The dark-colored rags usually go next door to be used in our dairy. (Makes it easy to tell which rags go where once they’ve been washed. (Or is that more of my control freakishness shining through…?) When we have enough dirty rags for a load, we wash them with homemade lye soap. Works great! ๐Ÿ™‚

Our old, holey socks are also cut-up & have functions post foot-life. Top half works great for general cleaning & for a cotton ball substitute.

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Bottom half, which never lies flat, gets thrown in a shoebox for the 3 boys to use in the garage. These are “disposable” rags for stuff like wiping up oil, paint, or other outside messes. They end up in the burn pile. ๐Ÿ™‚

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This paperless oddity has led to some funny conversations when new friends visit with us. “Where’s your trash can?” is answered, “Um, what kind is it – burnable, recyclable, or trash?” And “Could I have a kleenex?” leads to strange-but-polite-looks as we explain our single use/re-usable rags… ๐Ÿ™‚

My 3 boys like to tease me about how much MORE money we could save by not buying toilet paper anymore, lol – but unless someone else takes over laundry duty, this lady’s gotta draw the line somewhere!! ๐Ÿ™‚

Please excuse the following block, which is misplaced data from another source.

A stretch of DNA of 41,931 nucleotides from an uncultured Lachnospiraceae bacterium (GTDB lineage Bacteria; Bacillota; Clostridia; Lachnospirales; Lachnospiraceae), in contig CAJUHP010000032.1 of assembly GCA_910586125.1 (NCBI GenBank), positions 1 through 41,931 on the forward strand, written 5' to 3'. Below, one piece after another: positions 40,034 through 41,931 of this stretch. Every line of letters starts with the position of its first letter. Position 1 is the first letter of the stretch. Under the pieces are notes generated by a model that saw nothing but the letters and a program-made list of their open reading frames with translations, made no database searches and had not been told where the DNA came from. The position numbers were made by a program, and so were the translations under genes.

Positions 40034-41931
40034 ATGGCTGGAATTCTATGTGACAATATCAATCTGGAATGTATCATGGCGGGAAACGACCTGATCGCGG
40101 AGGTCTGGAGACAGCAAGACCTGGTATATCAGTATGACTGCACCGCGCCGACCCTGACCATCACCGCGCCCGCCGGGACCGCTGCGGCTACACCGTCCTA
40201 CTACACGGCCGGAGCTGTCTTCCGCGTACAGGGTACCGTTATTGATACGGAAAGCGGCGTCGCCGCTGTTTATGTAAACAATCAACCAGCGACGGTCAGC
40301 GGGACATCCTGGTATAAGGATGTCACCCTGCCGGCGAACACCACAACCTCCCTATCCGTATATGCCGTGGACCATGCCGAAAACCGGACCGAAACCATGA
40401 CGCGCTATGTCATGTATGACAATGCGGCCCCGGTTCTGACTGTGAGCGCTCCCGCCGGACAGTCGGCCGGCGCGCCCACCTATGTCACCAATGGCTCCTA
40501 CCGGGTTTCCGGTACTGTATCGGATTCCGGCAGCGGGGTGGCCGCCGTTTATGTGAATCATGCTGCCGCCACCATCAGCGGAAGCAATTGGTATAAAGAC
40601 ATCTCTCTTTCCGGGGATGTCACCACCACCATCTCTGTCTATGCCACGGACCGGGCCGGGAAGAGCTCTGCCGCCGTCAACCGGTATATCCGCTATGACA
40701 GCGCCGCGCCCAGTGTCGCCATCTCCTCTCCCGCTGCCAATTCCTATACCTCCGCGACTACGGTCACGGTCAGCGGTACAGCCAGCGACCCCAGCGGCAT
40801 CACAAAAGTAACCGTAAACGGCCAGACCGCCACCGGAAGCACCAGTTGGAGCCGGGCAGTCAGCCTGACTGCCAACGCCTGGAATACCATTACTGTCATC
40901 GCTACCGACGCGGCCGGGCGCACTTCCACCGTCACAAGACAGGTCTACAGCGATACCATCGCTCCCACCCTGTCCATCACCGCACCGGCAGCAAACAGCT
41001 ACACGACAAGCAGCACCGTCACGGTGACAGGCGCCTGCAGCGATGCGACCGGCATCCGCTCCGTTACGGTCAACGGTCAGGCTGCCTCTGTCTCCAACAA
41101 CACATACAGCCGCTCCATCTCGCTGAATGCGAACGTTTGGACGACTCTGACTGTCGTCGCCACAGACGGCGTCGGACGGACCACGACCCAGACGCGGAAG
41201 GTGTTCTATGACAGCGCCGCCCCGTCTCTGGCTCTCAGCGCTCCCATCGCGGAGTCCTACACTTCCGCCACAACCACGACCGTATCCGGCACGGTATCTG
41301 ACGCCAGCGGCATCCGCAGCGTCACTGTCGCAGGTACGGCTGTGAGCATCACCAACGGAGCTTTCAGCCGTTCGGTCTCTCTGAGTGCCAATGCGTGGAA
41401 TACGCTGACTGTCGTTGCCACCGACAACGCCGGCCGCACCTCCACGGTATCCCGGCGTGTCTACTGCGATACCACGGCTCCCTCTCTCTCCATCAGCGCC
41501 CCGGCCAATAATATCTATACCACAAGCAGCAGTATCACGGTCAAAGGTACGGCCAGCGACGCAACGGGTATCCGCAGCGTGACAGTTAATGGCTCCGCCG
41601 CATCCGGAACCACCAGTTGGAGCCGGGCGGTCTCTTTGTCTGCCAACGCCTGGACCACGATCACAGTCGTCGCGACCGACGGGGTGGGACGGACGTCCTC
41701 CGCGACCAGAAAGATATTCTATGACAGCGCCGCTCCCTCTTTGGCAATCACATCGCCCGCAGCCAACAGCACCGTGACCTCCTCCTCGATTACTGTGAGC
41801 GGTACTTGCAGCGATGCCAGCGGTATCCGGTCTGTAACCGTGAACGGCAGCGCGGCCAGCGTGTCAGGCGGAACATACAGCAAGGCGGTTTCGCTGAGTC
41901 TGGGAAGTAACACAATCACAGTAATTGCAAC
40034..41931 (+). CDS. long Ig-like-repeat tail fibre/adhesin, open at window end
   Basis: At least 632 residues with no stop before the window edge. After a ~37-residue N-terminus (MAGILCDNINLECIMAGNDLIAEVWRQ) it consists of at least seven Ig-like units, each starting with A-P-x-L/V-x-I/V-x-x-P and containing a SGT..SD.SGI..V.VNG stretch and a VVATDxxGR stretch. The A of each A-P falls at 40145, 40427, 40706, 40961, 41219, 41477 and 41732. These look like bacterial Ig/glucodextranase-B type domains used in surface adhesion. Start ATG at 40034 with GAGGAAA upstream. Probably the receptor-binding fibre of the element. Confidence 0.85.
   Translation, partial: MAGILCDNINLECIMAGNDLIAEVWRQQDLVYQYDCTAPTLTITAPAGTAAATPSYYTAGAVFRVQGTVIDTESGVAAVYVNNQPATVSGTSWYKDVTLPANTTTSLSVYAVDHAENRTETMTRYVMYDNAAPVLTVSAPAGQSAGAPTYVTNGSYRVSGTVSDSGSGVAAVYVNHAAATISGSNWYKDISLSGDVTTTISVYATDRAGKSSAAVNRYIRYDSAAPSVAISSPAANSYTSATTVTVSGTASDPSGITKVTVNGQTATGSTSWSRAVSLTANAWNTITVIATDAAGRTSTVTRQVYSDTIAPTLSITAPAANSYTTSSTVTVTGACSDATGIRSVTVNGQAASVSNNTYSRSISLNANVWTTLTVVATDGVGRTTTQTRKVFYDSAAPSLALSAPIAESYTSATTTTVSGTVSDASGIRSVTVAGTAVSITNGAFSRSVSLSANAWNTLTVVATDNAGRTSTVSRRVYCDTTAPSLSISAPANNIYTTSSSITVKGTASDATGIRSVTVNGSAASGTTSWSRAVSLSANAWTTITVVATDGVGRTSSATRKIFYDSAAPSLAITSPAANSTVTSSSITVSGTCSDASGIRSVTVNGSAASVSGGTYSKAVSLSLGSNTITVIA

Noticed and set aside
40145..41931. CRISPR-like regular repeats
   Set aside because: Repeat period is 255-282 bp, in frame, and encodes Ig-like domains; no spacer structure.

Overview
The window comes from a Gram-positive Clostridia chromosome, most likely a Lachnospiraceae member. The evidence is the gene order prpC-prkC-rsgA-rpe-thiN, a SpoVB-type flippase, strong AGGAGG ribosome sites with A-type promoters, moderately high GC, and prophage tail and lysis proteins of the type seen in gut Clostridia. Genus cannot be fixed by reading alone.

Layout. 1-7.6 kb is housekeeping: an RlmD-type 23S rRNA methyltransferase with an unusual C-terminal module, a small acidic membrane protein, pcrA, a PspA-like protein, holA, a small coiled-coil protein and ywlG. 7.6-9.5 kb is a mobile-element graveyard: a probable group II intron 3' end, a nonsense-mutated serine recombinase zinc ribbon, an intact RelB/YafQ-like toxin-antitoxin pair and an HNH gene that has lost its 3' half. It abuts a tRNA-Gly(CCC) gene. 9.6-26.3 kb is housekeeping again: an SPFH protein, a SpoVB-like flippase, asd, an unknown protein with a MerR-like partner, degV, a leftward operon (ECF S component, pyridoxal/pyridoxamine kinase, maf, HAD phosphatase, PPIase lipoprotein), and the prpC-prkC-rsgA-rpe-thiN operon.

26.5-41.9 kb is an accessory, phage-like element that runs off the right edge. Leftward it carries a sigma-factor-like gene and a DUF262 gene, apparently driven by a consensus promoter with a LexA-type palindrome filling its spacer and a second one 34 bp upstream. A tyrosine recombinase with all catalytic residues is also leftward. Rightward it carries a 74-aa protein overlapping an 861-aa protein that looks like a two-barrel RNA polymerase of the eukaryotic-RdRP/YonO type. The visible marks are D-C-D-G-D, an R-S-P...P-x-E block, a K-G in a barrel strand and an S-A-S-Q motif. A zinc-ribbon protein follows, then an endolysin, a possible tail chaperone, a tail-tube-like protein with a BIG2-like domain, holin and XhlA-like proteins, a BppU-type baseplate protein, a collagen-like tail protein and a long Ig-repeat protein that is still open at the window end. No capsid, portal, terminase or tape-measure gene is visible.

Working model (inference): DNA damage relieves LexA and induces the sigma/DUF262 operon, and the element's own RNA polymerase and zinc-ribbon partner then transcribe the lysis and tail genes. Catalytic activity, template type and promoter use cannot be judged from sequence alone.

Hanky pincushions

Last year, I was gifted a box of my Grandma Cegelka’s hankies.ย  I don’t know if she used them all or not, but I do know she kept them in her “special” box, so that makes them special to me. ๐Ÿ™‚

She’s been gone several years now, but her memory lives on.ย  Sure wish I would have asked her more questions when I had the opportunity.

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I wanted to create some kind of keepsake gift with Grandma’s hankies.ย  For the hankies with simple edges, I found this idea online. Was a fun way to use up some old buttons I had laying around. ๐Ÿ™‚ ย ย  I welcome any other ideas to try, as well…especially some kind of Christmas ornament… ๐Ÿ™‚

Some of the other ones have crocheted edges, which are some of my favorites.ย  I also have some of her crocheted doilies and some linen doilies that she or someone in her family embroidered.ย  Funny, I would never really call myself a “girlie girl”, but there’s just something about these old treasures that speak beauty to me… Perhaps a future post of some of their pics will be forthcoming. ๐Ÿ™‚

Lord willing, someday I’d love to create window treatments and/or a quilt using some of my favorite hankies & doilies.ย ๐Ÿ™‚

One month until 2013 calves!

First due date of our dairy girls is March 23rd – one month from today! ๐Ÿ™‚

Name brainstorming has begun – thought I’d post our tentative list…